Kate Regnier, M.A., M.B.A., is the Executive Vice President of the Accreditation Council for Continuing Medical Education (ACCME) and has been with ACCME since 1995. Ms. Regnier oversees the processes of accreditation and reaccreditation for national and international providers of continuing medical education, the recognition of the U.S.-based state and territory medical societies as accreditors within their states according to the markers of equivalency, and the Joint Accreditation of Providers of Interprofessional Continuing Medical Education with colleague accreditors, the Accreditation Council for Pharmacy Accreditation, and the American Nurses Credentialing Center. Ms. Regnier is also responsible for the review of non-U.S. accreditors for their substantial equivalency with ACCME’s sys-
tem. Ms. Regnier also oversees the education, communications, monitoring, and business functions of ACCME, and serves as the primary staff liaison to the ACCME board of directors.
Ms. Regnier received a bachelor of arts degree in English from the College of the Holy Cross (1986), a master’s degree in English from Northwestern University (1990), and a master’s degree in business administration from Loyola University of Chicago (1995).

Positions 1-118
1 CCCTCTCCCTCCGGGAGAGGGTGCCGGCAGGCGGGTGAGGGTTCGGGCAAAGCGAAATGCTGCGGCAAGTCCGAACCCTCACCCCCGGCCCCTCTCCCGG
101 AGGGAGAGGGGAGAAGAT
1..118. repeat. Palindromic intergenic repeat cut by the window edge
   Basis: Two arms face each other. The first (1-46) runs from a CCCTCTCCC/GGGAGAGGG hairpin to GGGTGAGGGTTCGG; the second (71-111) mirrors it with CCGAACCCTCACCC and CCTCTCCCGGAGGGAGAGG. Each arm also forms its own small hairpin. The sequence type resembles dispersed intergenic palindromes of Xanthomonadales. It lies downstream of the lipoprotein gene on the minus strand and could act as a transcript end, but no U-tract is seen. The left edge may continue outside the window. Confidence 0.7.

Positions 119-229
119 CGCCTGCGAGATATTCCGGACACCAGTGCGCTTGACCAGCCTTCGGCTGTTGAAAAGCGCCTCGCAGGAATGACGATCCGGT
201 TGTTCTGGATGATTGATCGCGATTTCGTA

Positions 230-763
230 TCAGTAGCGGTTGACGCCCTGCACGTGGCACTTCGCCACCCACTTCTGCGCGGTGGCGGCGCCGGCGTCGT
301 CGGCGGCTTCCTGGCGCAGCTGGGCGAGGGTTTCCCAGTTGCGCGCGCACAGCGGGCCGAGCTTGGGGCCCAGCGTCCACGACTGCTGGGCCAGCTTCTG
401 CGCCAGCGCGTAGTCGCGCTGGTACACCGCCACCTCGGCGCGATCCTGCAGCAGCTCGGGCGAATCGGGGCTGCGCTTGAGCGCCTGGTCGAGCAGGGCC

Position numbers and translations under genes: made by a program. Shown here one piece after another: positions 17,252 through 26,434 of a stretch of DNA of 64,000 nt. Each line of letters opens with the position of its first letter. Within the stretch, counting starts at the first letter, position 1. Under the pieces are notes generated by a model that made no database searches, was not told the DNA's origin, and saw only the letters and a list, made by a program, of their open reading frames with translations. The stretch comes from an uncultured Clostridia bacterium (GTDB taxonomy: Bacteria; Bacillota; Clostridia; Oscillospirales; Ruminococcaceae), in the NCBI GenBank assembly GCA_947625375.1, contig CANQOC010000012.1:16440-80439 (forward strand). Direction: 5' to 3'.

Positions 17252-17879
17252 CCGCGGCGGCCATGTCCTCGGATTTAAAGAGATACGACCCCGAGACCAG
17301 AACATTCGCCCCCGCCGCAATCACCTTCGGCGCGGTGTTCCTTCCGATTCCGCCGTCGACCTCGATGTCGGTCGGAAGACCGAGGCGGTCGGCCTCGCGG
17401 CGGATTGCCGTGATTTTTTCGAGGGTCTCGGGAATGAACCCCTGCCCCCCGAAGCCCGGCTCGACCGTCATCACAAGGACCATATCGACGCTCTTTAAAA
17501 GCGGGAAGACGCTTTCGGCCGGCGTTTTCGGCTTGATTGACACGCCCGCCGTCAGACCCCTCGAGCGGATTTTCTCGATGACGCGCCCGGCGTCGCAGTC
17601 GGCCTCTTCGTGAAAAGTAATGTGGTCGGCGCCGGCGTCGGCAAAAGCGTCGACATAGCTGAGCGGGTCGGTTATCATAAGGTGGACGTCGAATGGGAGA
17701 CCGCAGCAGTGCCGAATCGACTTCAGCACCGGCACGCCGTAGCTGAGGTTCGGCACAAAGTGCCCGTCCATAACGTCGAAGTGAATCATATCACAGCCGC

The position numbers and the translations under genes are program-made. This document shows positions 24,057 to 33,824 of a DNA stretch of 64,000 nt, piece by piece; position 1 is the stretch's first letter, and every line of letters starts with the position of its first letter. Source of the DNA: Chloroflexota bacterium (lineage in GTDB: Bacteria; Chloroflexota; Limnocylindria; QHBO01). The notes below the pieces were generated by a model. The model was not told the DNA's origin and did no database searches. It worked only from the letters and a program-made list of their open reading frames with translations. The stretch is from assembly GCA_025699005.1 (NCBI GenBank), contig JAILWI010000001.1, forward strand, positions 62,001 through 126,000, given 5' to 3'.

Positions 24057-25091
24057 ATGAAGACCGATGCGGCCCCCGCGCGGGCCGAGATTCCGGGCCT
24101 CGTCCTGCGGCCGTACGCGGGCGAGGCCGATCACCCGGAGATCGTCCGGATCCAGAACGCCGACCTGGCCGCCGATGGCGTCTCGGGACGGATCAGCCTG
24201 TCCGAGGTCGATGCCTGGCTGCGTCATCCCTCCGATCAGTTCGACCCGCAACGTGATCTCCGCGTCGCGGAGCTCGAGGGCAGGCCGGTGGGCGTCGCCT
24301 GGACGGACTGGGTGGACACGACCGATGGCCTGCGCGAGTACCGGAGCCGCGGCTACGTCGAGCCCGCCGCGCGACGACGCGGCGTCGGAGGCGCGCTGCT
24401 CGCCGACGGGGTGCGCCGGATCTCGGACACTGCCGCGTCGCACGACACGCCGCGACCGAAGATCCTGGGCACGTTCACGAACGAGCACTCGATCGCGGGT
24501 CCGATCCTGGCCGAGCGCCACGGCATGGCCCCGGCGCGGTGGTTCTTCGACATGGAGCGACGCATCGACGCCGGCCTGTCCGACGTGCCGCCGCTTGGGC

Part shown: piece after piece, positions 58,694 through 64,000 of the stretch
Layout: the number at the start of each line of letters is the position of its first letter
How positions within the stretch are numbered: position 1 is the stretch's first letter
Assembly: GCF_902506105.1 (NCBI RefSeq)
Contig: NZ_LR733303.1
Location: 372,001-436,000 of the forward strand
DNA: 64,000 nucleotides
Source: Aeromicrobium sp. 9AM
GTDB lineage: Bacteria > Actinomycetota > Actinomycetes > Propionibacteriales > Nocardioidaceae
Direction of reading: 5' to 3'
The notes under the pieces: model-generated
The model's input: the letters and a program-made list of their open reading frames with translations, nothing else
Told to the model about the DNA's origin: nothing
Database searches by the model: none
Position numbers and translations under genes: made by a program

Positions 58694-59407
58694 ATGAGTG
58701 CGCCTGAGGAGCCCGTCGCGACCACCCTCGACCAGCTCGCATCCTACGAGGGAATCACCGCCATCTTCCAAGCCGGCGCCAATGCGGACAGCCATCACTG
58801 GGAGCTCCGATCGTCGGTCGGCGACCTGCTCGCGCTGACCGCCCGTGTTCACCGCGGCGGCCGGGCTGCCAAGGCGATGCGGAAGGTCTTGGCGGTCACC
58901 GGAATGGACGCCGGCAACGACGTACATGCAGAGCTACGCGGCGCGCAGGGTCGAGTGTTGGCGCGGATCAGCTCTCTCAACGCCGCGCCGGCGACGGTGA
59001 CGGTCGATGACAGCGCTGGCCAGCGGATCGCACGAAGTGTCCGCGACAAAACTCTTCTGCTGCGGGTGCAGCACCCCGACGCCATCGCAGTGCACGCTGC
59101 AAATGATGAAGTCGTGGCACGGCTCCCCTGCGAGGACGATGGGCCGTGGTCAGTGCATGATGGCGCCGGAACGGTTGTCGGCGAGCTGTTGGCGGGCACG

Michael Rouse, B.Pharm., M.P.S., was born in Zimbabwe and moved to the United States in 2001 to join the Accreditation Council for Pharmacy Education (ACPE), where he is Assistant Executive Director, Professional Affairs, and Director, International Services. Mr. Rouse has been very active in the United States and internationally to advance the continuing professional development (CPD) approach for lifelong learning. He has several CPD-related publications, and he co-authored the Global Report on Continuing Education and Continuing Professional Development published by the International Pharmaceutical Federation in 2014. In the United States, ACPE has taken the lead in advancing the CPD model in pharmacy, and for several years, Mr. Rouse led those efforts. He has helped to develop education materials, tools, and resources to support learners and education providers in their adoption of a CPD approach.